To answer a chap named "BILLCHAP" at delphi.com who said:
> Since we are on the subject I thought I'd mention my experience
> with the Dow-Corning leather preservative that was put out in
> the 1980's. It was supposed to be the living end in leather
> preservative, and in fact it did a good job on the large pouches
> under the pipes in the Reproduco that runs on about 5" of wind.
> However, it did slightly stiffen the leather, turned it a rusty
> brown color and yet it still took glue for the pipe valves. I
> wouldn't be inclined to use it again, because rubber cement (or
> nothing) seems adequate for pipe valves in our clean and moist
> Seattle air. Note, this is probably NOT the same product that
> Craig B is using.
He is probably right. Although I have never seen a product, no
matter how perfect it is, that can't be used to absolutely RUIN
anything, when one doesn't understand the technique!
I might also add that not only will this grease not turn pouches
any color at all, it will not stiffen them either, when used properly.
Of course, that requires something other than a paint roller and a
thickness a bit less than your shaving cream in the morning. I received
a letter from someone personally who apparently had done research
regarding the Dow Silicone oils in the mid-sixties. He remarked about
the wide variety of viscosities available. This product is used in the
food industry to lubricate heavy machinery used in food processing, I
The sealing of old pouch leather is seldom a very wise thing to do,
although this is what most rebuilders seem to do anyway. The fact that
large pipe organ pouches were made stiff indicate to me that the
leather was partly dry-rotted. I've tried it, just to see what
happens, and have proved it over and over again. Dry-rotted leather is
slightly thicker than it used to be, and very porous just under the
surface. So when you soak it up with an oil or a grease, it gets very
stiff. The proof that it was dry-rotted! Strong, new, tight leather
pouches do not get stiff. Billchap also writes:
> As for mink oil, it was advertised as keeping leather supple
> and soft, but the organs playing on lighter pressure (like 2.5
> inches) pressure soon refused to play. The pouches were so
> stiffened by mink oil that they wouldn't open on low pressure.
> --Add'l note, I took apart the 70 year old Duo-Art, and the
> leathers were still good. Luckily, I found no trace of
> rubber-dust, so simply re-sealed them with rubber cement.
> Worked fine. I did tear one apart to see how much dust was
> under it, and to see if the leather was fragile. Plenty of
> dust, but very strong leather.
Mink oil is very absorbent and the fact that it stiffened the old
pouches so badly that they wouldn't even operate is in indication
to everybody that these pouches should have been replaced, not just
sealed! Because Mink oil should not stiffen good leather very much,
especially large pipe organ pouches. As long as you are taking the time
to tear this stuff apart anyway, why just "treat" it? Why buy all that
time and effort, and STILL NEED NEW POUCHES? And once you have treated
one, wouldn't you check it out first to see if you had helped it or
hurt it? It's hard to tell why or under what circumstances this was
done, of course, so I am just idealizing within a shop without time or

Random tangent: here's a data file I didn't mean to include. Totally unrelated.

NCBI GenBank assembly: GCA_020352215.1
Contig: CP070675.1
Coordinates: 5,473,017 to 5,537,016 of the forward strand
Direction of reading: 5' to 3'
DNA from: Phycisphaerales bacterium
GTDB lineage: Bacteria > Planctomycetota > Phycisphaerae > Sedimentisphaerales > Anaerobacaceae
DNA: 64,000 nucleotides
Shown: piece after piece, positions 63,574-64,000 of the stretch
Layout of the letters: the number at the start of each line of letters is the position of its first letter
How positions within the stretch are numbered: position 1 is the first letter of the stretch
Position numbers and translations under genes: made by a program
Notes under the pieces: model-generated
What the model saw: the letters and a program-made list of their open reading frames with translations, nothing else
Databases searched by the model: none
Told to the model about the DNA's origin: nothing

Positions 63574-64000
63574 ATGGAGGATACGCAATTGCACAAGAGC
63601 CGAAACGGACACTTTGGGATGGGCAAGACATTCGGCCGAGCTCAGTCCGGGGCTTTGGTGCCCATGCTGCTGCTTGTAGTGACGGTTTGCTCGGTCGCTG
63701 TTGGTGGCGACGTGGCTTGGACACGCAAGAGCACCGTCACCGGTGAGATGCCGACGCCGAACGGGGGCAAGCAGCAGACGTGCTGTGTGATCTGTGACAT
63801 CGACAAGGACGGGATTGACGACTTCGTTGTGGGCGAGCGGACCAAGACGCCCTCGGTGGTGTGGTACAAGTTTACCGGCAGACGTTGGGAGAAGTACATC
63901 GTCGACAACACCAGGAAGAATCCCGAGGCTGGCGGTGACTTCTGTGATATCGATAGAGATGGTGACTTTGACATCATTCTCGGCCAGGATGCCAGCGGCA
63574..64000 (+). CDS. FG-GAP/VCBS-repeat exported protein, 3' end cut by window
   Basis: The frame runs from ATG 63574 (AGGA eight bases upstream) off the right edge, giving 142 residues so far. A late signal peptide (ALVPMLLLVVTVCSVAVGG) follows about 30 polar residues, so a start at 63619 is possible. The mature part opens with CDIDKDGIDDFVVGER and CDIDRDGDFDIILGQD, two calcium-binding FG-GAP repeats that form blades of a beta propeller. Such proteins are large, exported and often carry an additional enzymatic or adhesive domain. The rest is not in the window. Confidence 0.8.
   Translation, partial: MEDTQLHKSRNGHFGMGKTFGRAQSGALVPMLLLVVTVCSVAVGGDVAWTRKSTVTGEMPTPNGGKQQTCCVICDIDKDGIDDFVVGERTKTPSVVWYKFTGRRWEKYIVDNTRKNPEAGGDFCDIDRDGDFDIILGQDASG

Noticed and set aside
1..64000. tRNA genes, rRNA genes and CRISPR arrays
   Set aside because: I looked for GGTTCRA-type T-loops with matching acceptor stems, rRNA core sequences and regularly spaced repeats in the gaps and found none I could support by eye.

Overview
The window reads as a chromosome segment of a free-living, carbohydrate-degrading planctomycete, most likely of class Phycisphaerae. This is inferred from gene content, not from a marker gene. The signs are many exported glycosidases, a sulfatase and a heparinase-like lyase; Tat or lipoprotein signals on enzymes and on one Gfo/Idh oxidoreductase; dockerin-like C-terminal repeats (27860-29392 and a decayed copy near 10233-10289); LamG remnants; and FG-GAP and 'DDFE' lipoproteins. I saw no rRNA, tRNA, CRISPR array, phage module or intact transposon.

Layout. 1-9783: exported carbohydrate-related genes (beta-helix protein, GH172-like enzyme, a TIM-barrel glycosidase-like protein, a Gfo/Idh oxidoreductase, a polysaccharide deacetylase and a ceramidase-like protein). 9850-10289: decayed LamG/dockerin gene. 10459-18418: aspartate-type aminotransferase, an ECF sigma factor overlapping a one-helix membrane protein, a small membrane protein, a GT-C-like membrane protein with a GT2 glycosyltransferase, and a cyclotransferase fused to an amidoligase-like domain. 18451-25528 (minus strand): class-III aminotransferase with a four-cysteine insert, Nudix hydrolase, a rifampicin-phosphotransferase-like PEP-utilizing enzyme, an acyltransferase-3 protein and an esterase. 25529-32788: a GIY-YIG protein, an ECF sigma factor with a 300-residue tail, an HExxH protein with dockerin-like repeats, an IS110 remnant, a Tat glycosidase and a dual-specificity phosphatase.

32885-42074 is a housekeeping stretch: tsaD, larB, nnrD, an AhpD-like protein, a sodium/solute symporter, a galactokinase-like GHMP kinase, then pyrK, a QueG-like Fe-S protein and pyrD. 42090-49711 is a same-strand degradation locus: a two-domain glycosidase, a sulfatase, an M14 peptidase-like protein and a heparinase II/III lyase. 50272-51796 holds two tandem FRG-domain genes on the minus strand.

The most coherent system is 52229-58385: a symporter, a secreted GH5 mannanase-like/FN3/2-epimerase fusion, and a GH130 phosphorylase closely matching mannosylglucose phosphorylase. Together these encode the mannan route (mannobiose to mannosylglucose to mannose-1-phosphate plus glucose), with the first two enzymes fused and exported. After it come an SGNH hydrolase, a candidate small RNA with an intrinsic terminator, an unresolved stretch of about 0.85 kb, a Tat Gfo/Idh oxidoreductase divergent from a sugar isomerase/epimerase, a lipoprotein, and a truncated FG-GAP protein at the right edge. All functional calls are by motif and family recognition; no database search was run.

material constraints. Don't think I am criticizing you, Bill. I am
addressing my comments to so many rebuilds that I have had to undo over
the years. It makes me a little peeved to see so many people cheat
themselves out of a great job just in order to save a few hours.
The Duo-Art comment was especially good. Here, old pouches were
sealed with rubber cement, and Bill says he would use rubber cement
anyway, regardless of its time-tested properties. Here is a letter
quoted from another one of our group who replied personally: "I
couldn't agree with you more (about Silicone grease)., but I can
remember experimenting with Dow Corning Silicone oils, recommended for
the purpose by D-C in the mid-sixties. A wide variety of viscosities
available, and stable. I also applied them with a solvent to act as a
vehicle to get total penetration into the leather."... " I also think
rubber cement would be a mistake. It oxidizes quickly and turns to
powder, just as you said. Thanks and best wishes, ____"
If anybody knows what Duo-Art used as a sealer for their pouches, I
hope they will share it with the group, because it was superior to
everything else. Whatever it was has prevented most of the dry rot
found in other players over the years.
Terry Smythe asked where to find 111 Dow Corning Silicone Grease. Well,
I buy it in the cartridge at IBT (Industrial Bearing and Transmission).
I keep a quart jar of it thinned and ready for new pouches. I can tell
about how thick to make it by its viscosity on the brush, but as I use
it, the thinner evaporates, so I keep it thinned a little as I go. It
isn't critical, and it certainly doesn't stiffen pouch leather. The
rubber cement trick definitely stiffens pouches, though. If you don't
believe it, try this little test:
1. Rebuilding some Ampico or other block valves, set the valve in one
of the blocks before gluing on the pouch board.
2. Seal one pouch with rubber cement, and one with thinned Silicone
grease. Put both of them on a bubble test jar and adjust the jar
so you get the same number of bubbles/min.
3. Make a pouch leather gasket , clamp tight, and test each pouch
for sensitivity, as described below.
a. Supply a bleed if necessary and using a very long pouch
tube, say 6-7 feet, drop a regulated vacuum supply to about
4.5 to 5 in.H2O.
b. Test until the grease-sealed pouch will just barely make it
up on occasion.
c. Replace that pouch board with the rubber cement -sealed
pouch board and run the same test again. If it even moves
the valve at all, then you have achieved something I could
never get it to do.